Farmers in the northeast face new challenges amid droughts and floods
PROVIDENCE, RI (AP) — Vermont farmer Brian Kemp is used to seeing the pastures at Mountain Meadows Farm grow more slowly in late hot summers, but this year the grass has stalled.
It’s “very nerve-wracking” when you’re grazing 600 to 700 cattle, said Kemp, who runs an organic beef farm in Sudbury. He describes the weather lately as inconsistent and rambling, which he attributes to climate change.
“I don’t think there’s any more normalcy,” Kemp said.
The impacts of climate change have been felt throughout the Northeastern United States with rising sea levels, heavy rainfall and storm surges causing flooding and coastal erosion. But this summer has brought another extreme: a severe drought that is making lawns crispy and forcing farmers to call for regular rains. Heavy, short rains brought by occasional thunderstorms tend to run off and not soak into the ground.
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Water supplies are low or dry, and many communities restrict non-essential outdoor water use. Fire departments fight more bushfires and crops grow poorly.
Providence, Rhode Island had less than half an inch of rain in the third-driest July on record, and Boston had six-tenths of an inch in the driest fourth of July on record, according to the bureau. from the National Weather Service in Norton, Massachusetts. The Governor of Rhode Island issued a statewide drought advisory on Tuesday with recommendations to reduce water usage. The north end of Hoppin Hill Reservoir in Massachusetts is dry, requiring local water restrictions.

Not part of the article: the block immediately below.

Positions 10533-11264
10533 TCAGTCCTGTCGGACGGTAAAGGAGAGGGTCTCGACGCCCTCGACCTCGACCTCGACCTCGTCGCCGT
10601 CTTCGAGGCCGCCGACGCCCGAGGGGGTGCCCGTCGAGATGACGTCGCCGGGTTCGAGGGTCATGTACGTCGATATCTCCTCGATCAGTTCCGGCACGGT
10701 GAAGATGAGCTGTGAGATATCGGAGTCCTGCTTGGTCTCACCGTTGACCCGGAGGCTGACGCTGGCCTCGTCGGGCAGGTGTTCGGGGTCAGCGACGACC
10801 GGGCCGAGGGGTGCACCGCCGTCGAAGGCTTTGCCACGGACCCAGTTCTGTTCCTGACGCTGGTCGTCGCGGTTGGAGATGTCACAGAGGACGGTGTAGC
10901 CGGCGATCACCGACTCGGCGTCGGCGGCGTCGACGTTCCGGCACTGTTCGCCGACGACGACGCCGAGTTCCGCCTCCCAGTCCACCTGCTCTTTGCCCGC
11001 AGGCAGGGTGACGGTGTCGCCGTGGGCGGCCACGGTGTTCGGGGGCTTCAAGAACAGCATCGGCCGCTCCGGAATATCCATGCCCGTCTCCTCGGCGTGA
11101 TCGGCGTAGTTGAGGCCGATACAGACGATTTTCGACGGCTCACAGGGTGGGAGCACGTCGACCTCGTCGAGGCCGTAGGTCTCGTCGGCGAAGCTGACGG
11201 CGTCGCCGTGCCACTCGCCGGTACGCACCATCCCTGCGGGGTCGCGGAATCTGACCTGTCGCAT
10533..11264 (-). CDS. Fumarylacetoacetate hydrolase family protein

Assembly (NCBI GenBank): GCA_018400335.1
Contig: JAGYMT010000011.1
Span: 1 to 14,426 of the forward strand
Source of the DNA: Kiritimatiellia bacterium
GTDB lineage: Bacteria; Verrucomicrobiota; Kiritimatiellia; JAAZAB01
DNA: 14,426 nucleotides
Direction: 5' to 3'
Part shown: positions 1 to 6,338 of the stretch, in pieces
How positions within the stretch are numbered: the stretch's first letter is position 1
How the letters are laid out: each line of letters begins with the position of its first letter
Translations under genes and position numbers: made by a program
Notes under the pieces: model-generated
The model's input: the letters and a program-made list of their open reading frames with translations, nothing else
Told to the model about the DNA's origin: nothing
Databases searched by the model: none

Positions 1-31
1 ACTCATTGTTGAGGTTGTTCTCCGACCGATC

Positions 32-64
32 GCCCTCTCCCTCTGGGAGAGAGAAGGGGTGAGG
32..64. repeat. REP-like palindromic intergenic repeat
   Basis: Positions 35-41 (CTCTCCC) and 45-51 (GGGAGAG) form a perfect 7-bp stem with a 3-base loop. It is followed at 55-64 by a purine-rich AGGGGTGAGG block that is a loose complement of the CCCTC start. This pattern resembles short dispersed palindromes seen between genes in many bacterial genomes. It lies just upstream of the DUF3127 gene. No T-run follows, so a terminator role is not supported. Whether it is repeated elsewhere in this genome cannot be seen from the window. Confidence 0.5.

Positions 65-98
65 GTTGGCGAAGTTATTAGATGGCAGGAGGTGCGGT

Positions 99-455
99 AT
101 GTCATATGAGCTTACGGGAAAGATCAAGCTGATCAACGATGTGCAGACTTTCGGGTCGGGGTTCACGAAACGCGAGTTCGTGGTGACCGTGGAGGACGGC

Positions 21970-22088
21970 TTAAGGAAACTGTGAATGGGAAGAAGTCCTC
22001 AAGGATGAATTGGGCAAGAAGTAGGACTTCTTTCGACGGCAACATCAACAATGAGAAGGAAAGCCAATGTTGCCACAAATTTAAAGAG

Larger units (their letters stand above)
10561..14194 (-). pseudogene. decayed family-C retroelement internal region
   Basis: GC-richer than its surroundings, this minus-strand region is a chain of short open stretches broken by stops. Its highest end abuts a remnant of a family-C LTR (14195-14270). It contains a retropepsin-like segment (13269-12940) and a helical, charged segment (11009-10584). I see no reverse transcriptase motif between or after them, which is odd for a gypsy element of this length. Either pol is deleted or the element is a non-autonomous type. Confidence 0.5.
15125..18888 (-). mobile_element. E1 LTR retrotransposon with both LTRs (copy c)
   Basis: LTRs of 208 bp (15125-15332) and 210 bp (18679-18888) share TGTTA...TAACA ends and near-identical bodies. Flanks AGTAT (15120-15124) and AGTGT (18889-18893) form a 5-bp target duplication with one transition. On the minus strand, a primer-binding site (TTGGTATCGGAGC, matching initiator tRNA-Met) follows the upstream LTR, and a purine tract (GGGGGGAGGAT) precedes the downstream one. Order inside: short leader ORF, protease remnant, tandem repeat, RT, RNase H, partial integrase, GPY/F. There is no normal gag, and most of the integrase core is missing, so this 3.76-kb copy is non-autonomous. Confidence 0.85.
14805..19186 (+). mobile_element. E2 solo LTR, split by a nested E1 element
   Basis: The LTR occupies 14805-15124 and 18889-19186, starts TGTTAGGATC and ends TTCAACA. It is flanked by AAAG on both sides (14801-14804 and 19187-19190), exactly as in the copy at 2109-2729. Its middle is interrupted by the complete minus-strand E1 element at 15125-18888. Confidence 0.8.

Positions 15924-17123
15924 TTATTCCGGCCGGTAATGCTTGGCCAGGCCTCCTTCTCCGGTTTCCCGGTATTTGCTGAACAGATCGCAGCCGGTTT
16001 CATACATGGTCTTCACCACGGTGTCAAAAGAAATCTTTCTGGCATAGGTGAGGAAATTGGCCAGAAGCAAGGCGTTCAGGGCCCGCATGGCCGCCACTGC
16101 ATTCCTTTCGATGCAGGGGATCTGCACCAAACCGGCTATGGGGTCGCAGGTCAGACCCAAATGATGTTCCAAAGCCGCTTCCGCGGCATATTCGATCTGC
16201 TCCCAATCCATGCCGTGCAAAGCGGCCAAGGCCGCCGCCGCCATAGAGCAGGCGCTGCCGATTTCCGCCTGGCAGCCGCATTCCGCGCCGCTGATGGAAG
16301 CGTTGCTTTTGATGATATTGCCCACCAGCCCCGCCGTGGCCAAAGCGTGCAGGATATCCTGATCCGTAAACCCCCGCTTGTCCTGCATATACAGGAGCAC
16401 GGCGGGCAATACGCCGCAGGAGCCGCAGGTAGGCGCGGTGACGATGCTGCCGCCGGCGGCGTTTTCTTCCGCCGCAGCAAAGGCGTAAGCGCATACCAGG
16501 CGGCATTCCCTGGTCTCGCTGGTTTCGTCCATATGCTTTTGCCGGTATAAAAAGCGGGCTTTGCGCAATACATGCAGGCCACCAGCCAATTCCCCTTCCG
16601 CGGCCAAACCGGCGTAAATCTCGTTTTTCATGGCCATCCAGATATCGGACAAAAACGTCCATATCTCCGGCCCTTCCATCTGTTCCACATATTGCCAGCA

Maine officials said drought conditions really started there in 2020, with occasional improvements in some areas since. In Auburn, Maine, local firefighters helped a dairy farmer fill a water tank for his cows when his well became too low in late July and temperatures reached 90. About 50 dry wells were reported in the state since 2021, according to the state’s well-investigated sec report.
The continued trend towards drier summers in the northeast can certainly be attributed to the impact of climate change, as warmer temperatures lead to greater evaporation and drying of soils, said climatologist Michael Mann. But, he said, dry weather can be punctuated by extreme rainfall, as a warmer atmosphere retains more moisture – when conditions are right for rainfall, there is more in short bursts.
Mann said his research at Penn State University showed evidence that climate change was leading to a “blocked jet stream” pattern. This means that huge meanders of the jet stream, or air current, remain locked in place, locking in extreme weather events which can alternately be associated with extreme heat and dryness in one place and extreme precipitation in another. , a pattern that occurred this summer. with heat and drought in the northeast and extreme flooding in parts of the Midwest, Mann added.